Harvard graduates walk out of commencement after weeks of protests

Hundreds of graduates at Harvard University walked out of their commencement Thursday after the school announced 13 students who participated in the recent pro-Palestinian protests on campus would not be allowed to receive their diplomas with fellow students.

Groups of graduates walked out chanting “Free, Free Palestine” and “Let them walk, let them walk” in reference to the students barred from walking at the ceremony, The Associated Press reported.

A total of more than 1,000 students participated in the walkout, according to the school’s protest groups.

Harvard’s administrative board determined the 13 students in question were not in “good standing” after they violated university policies through their involvement in the recent protest encampment on campus, the Harvard Corp. said in a written statement.

“In coming to this determination, we note that the express provisions of the Harvard College Student Handbook state that students who are not in good standing are not eligible for degrees,” according to the statement. “We understand that the inability to graduate is consequential for students and their families.”

Student speaker Shruthi Kumar touched upon the decision during Thursday’s ceremony, telling her fellow graduates, “This semester our freedom of speech and our expressions of solidarity became punishable,” per the AP. Kumar said she felt she had to recognize the 13 undergraduates who did not get to receive their degrees, adding she is “deeply disappointed by the intolerance for freedom of speech and the right to civil disobedience on campus.”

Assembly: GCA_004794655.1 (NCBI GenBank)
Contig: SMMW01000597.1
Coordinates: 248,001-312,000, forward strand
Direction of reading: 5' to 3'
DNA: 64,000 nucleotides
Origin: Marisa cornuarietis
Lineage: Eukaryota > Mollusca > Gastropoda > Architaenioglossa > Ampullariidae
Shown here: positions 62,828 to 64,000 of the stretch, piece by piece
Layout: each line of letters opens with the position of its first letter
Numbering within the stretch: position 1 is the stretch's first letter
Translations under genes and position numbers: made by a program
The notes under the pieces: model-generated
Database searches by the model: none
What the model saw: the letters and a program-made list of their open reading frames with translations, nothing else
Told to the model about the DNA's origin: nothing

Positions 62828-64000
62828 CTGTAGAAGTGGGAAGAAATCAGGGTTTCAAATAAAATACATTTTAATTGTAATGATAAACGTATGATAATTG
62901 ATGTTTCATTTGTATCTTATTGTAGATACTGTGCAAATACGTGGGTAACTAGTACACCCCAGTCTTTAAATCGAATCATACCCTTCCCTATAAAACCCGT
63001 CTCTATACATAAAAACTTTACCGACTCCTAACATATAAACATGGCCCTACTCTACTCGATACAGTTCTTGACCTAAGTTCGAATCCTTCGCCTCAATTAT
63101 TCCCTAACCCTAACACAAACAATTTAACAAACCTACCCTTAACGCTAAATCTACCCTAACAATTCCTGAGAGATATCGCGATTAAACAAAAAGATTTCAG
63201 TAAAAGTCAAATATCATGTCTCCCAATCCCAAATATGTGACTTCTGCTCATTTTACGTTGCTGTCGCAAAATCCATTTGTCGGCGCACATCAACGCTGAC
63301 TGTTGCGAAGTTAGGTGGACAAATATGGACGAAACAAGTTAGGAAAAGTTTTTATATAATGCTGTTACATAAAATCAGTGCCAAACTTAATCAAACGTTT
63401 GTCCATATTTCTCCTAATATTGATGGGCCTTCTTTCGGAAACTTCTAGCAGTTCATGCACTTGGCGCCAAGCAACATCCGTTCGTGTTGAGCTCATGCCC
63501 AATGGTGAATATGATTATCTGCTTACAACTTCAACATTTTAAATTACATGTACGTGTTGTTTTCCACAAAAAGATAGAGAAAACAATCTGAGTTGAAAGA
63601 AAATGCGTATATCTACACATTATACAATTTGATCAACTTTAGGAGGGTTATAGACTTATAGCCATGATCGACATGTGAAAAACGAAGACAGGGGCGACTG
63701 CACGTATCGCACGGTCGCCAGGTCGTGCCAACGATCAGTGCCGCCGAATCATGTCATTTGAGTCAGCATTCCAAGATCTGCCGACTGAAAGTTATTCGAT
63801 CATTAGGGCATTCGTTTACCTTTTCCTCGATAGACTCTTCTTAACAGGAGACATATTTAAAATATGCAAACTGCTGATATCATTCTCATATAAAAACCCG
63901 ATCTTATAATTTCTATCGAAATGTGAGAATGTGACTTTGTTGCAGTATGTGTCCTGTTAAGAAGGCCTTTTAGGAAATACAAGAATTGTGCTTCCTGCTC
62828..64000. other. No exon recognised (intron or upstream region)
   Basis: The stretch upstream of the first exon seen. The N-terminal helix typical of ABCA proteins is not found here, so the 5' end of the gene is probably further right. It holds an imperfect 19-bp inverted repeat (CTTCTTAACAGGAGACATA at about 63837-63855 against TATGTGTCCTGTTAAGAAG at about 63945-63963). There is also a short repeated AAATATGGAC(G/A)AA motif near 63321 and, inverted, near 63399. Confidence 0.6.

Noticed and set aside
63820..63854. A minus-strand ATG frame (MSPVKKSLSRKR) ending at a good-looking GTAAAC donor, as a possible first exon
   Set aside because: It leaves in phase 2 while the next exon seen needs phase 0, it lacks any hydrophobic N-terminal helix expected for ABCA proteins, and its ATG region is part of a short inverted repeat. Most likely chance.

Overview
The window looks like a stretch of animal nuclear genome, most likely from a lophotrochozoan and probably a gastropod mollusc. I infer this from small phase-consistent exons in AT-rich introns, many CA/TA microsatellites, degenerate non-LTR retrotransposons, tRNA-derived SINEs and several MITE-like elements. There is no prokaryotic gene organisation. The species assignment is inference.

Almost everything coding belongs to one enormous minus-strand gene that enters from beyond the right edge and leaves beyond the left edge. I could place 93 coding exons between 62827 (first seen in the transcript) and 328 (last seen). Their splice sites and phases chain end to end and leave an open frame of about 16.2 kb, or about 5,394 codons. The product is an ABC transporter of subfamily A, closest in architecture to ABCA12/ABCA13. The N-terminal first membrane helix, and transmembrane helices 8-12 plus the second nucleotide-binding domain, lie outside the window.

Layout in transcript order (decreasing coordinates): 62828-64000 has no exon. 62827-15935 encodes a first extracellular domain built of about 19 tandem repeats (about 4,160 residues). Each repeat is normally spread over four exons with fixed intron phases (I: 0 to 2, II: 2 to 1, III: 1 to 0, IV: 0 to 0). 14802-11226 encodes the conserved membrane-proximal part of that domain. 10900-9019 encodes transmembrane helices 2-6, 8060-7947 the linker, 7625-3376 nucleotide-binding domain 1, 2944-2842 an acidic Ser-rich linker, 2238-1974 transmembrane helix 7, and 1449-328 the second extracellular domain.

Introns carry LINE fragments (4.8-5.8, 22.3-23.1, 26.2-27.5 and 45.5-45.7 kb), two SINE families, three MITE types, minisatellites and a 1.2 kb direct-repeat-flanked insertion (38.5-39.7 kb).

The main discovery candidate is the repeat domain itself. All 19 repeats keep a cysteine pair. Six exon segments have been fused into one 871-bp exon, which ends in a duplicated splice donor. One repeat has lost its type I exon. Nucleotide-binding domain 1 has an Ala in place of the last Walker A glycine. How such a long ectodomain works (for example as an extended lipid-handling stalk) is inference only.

More than 1,500 students petitioned and nearly 500 staff and faculty spoke up over Harvard’s decision, Kumar said.

“This is about civil rights and upholding democratic principles,” she reportedly said. “The students had spoken. The faculty had spoken. Harvard, do you hear us?”

Harvard was one of scores of college campuses in the U.S. to recently be roiled by weeks-long pro-Palestinian protests. The encampments and other demonstrations called for a cease-fire in the Israel-Hamas war.

The Harvard Corp.’s Wednesday statement suggested the possibility of an appeals process for the students, noting it supports the faculty of arts and sciences’s intention to prove expedited review of appeal requests.

“We care deeply about every member of our community—students, faculty, staff, researchers, and alumni—and we have chosen a path forward that accords with our responsibilities and reaffirms a process for our students to receive prompt and fair review,” according to the statement.

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